N.J. considers limiting stores’ use of customer’s personal information

New Jersey Assembly’s Consumer Affairs Committee holds a hearing on legislation that would stop retailers from scanning a customer's driver's license during the return of merchandise. (Phil Gregory/WHYY)

New Jersey Assembly’s Consumer Affairs Committee holds a hearing on legislation that would stop retailers from scanning a customer's driver's license during the return of merchandise. (Phil Gregory/WHYY)

New Jersey lawmakers are considering banning merchandise return policies that require scanning a consumer’s driver’s license.

 

New Jersey Retail Merchants Association president John Holub said the legislation could jeopardize liberal policies at stores that offer extended return periods.

“That you would have a very small window — ‘no receipt, no return’ kind of policies would return,” Holub said during a hearing before the Assembly Consumer Affairs Committee.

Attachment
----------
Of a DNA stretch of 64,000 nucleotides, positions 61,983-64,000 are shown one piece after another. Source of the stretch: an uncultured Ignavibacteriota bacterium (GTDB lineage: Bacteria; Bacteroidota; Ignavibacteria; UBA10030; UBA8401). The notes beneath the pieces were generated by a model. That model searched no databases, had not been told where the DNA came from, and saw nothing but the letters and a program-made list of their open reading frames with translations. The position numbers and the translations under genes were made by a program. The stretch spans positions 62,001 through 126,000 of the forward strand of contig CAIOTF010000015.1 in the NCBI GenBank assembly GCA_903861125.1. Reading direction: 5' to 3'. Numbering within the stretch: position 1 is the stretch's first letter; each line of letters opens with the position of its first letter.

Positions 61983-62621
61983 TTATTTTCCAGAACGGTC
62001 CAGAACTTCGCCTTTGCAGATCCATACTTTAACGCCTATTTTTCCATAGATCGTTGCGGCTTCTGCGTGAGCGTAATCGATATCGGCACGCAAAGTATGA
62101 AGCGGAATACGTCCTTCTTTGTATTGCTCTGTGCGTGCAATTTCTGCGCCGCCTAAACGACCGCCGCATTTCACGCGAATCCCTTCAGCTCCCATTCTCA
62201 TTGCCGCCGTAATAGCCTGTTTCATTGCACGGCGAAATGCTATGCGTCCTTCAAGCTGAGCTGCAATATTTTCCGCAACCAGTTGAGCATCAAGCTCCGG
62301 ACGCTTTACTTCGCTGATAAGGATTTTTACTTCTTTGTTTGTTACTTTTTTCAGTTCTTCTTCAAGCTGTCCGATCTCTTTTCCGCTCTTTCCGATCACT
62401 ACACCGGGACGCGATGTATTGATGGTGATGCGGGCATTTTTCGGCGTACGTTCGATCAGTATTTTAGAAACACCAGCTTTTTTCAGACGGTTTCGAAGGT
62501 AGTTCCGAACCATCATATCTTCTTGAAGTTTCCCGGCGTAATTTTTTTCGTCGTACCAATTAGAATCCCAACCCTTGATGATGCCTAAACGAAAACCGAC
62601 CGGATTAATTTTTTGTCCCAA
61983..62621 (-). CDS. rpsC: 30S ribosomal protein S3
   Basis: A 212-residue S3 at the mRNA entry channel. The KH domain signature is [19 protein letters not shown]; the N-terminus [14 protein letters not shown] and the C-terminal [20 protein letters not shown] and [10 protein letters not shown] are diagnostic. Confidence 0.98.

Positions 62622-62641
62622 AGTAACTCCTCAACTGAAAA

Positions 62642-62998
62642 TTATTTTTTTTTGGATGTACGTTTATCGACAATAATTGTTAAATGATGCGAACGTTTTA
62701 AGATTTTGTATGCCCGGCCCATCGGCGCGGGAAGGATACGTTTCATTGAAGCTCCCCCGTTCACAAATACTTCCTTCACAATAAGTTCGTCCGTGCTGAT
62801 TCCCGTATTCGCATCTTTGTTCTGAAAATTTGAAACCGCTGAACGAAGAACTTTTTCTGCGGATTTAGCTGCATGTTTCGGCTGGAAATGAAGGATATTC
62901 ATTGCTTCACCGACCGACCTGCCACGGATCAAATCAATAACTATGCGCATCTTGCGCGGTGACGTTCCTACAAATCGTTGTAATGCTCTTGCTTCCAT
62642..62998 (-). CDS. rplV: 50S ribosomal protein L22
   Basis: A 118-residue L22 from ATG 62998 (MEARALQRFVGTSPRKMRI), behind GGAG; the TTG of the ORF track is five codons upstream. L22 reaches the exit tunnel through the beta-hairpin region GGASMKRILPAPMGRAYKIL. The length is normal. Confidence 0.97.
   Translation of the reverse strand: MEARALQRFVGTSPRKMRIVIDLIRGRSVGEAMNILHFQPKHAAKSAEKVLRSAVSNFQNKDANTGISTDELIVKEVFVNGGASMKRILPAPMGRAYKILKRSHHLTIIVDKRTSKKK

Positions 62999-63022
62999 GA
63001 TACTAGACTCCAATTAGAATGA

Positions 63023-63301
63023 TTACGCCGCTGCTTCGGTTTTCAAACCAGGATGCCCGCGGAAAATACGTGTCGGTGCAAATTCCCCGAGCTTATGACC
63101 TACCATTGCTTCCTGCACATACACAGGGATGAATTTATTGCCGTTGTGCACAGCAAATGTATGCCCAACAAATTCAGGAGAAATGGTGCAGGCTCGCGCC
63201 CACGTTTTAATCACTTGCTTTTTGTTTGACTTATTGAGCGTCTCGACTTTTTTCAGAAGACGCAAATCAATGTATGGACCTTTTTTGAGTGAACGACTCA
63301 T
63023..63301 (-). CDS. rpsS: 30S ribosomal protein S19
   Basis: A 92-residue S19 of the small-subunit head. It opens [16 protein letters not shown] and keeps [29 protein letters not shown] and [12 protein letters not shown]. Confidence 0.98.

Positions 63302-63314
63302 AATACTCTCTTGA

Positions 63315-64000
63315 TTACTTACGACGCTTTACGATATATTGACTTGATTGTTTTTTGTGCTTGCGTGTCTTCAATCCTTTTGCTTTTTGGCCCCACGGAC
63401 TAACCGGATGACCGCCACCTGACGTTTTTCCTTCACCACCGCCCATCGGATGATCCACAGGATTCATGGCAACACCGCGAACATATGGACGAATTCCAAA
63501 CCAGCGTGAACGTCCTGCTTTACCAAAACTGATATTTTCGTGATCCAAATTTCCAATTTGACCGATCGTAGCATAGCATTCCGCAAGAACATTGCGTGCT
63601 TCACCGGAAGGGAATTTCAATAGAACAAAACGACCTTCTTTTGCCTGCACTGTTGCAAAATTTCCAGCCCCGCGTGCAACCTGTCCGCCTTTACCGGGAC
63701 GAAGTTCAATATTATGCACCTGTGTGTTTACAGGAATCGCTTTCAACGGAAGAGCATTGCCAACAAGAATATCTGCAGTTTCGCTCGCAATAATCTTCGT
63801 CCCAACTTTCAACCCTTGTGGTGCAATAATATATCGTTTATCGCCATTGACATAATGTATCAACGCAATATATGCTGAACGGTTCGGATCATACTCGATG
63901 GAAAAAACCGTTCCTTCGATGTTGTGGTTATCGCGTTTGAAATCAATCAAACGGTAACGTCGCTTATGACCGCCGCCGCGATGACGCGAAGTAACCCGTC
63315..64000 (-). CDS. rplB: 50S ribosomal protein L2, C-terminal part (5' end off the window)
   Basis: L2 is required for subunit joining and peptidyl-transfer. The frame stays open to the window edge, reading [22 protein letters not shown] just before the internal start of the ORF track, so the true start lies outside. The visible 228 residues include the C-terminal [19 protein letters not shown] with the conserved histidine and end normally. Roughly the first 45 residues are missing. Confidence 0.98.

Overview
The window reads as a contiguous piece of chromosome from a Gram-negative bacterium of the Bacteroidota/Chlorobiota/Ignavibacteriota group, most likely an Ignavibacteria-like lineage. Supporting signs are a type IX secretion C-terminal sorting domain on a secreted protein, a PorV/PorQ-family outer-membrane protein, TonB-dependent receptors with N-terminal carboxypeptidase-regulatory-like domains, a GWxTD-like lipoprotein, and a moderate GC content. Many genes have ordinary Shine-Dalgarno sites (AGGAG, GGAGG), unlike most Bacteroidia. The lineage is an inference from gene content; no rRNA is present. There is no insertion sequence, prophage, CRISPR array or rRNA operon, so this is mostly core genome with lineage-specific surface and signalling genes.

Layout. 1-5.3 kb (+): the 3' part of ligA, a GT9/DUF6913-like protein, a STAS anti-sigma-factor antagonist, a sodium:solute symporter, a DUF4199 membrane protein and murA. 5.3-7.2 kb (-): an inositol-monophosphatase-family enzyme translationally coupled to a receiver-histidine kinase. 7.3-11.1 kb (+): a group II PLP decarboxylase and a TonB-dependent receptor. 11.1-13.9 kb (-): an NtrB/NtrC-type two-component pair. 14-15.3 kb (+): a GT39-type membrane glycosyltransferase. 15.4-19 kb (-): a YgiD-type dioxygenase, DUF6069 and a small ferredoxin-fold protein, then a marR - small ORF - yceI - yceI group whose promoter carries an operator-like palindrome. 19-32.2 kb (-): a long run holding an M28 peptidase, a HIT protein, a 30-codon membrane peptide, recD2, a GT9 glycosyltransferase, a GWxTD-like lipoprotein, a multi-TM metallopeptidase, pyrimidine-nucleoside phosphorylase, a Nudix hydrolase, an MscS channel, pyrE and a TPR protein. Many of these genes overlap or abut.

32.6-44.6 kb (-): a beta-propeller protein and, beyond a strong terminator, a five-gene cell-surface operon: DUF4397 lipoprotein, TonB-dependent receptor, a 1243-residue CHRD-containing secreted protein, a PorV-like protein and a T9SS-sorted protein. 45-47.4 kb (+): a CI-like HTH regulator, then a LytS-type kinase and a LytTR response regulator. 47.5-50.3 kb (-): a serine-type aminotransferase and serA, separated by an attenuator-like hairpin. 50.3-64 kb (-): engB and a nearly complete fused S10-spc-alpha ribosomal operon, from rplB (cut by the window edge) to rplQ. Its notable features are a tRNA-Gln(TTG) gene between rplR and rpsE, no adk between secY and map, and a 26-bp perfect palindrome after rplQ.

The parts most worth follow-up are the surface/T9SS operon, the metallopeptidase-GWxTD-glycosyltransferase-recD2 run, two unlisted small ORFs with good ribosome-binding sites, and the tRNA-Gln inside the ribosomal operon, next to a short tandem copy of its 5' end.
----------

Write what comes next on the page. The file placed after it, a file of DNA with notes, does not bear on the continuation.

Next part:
Privacy issues outweigh those concerns, countered committee Chairman Paul Moriarty, D-Gloucester,

“If they don’t have a reasonable return policy, a lot of people will go shopping elsewhere,” he said. “So the marketplace will dictate that — and not whether they can scan that information and share it with other retailers around the country and around the world.”

Moriarty said limiting a merchant’s access to personal information can help prevent identity theft.

“They’re basically trying to find people that are serial returners, that are stealing goods and then returning them as if they bought them,” he said. “I understand their need, but I also understand the need for people to keep their information private and secure.”

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